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What is InterStim?

InterStim, also known as Sacral Nerve Stimulation (SNS), is a treatment option for bowel and bladder control. It is an implantable device that targets the sacral nerves that control bowel and bladder function and can help to restore your quality of life when conservative treatments like medications and lifestyle changes prove ineffective.

The sacral nerves play a vital role in controlling the functions of the bladder and bowel, as they carry signals between the central nervous system (brain and spinal cord) and the pelvic organs.

Damage to the sacral nerves can interfere with normal bladder and bowel function, leading to conditions like incontinence or retention.

Various chronic conditions such as overactive bladder, urinary incontinence, urinary retention, and fecal incontinence result from sacral nerve dysfunction which can be caused pregnancy, childbirth, menopause, prostate cancer, neurological disorders, spinal cord injury, pelvic and spinal surgery, diabetes, tumors, cysts, and stroke.

The InterStim system modulates the sacral nerves to restore bladder and bowel function by gently stimulating the nerves.

The system includes a neurostimulator (a small device similar to a pacemaker) that is implanted under the skin, typically in the upper buttock. This device sends mild electrical pulses to the sacral nerves through a lead (a thin, insulated wire) that is inserted near the sacral nerves.

The InterStim procedure is minimally invasive and typically performed in stages: an evaluation phase (trial assessment), a long-term implantation phase and post-implantation adjustments.

  1. Evaluation phase: This phase determines if InterStim therapy will work for the patient. A thin wire (the lead) is placed near the sacral nerves and connected to an external neurostimulator. The patient carries this external device for a few days to a few weeks and maintains a symptom diary to see if their condition improves.
  2. Implantation: If the evaluation phase is successful, the patient can opt for long-term therapy. In that case, the external device is replaced with an internal neurostimulator, implanted under the skin in the upper buttock. The lead that was placed during the evaluation phase is usually used for the implanted device.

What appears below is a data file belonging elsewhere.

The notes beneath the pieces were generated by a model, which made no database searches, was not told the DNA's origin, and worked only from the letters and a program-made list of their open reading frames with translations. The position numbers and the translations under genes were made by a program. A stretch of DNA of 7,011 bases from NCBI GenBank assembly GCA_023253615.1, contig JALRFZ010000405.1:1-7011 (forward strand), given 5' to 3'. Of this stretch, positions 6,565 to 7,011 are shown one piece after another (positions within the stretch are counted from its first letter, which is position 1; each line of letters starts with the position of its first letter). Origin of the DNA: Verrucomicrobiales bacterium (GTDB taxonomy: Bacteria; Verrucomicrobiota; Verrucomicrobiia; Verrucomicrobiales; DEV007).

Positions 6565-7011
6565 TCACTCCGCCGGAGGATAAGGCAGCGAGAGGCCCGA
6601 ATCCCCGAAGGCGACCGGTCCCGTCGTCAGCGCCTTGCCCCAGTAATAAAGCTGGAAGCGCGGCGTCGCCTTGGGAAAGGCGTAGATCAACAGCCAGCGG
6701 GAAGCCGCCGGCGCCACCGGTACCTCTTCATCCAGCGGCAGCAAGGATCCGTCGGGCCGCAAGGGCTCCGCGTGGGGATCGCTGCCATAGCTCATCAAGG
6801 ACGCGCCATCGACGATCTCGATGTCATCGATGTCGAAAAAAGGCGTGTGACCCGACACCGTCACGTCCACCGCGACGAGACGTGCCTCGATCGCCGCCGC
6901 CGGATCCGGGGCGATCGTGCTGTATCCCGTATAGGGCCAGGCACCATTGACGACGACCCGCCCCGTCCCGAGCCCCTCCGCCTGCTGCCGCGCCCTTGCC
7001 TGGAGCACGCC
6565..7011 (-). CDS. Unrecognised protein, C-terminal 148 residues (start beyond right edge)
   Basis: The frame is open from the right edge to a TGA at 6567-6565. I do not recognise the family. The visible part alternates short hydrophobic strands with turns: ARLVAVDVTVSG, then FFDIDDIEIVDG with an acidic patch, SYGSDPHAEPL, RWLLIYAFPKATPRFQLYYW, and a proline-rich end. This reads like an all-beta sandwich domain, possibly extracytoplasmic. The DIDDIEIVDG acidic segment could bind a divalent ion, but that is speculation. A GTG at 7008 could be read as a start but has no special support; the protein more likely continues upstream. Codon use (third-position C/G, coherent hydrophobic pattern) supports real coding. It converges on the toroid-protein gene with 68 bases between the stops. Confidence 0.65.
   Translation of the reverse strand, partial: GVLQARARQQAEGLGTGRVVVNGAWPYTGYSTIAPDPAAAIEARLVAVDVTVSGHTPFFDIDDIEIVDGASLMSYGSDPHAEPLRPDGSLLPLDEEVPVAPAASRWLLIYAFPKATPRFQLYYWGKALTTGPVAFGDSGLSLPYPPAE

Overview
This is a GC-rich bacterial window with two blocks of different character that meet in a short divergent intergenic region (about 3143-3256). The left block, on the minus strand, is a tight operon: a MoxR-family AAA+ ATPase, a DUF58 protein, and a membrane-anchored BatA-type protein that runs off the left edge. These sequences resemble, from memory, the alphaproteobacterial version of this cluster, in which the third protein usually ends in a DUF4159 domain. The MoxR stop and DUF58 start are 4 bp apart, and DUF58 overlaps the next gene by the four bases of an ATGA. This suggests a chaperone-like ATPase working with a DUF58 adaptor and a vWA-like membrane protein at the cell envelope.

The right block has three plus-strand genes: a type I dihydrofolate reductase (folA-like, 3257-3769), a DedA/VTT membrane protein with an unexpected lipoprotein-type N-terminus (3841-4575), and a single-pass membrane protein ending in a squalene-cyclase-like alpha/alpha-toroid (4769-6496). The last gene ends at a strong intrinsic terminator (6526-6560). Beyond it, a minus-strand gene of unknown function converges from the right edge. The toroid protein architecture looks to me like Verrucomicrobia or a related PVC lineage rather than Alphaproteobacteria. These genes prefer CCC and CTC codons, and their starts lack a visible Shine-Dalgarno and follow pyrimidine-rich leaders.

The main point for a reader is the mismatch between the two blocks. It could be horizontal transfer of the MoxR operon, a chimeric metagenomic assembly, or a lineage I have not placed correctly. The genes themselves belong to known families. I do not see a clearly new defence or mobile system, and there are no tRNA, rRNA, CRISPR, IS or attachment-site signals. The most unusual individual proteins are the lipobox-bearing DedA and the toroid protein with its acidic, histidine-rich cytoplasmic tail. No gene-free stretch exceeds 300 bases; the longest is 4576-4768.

3. Post-Implantation: After the procedure, the device is programmed to deliver the optimal amount of stimulation for the patient. The patient can also use a handheld programmer to adjust the level of stimulation, check the device’s battery and turn the device on or off as needed. 

InterStim therapy is generally considered safe and carries minimal risk. InterStim can be a very effective modality for people suffering from fecal incontinence. Feel free to discuss with your gastroenterologist to determine if it is right for you.

According to Medtronic, the company that manufactures the InterStim system, clinical studies have shown:

  • More than 70% of people with urge incontinence who tried the therapy had significant symptom improvement, and 33% were completely dry.
  • More than 60% of people with urgency-frequency had significant improvement, and 13% were completely symptom-free.
  • More than 85% of people with fecal incontinence had a 50% or greater reduction in the number of weekly incontinent episodes.

Many private insurance companies, as well as Medicare, often cover InterStim therapy, provided that it is deemed medically necessary and that other treatment options have been exhausted or are contraindicated. We can help you navigate the coverage process.

When you or a loved one suffers with bowel and or urinary incontinence and they have tried lifestyle changes and medications that have not helped, contact Rockford Gastroenterology in Rockford, Illinois to schedule a consultation with one of our board-certified experts to discuss options to improve your quality of life.

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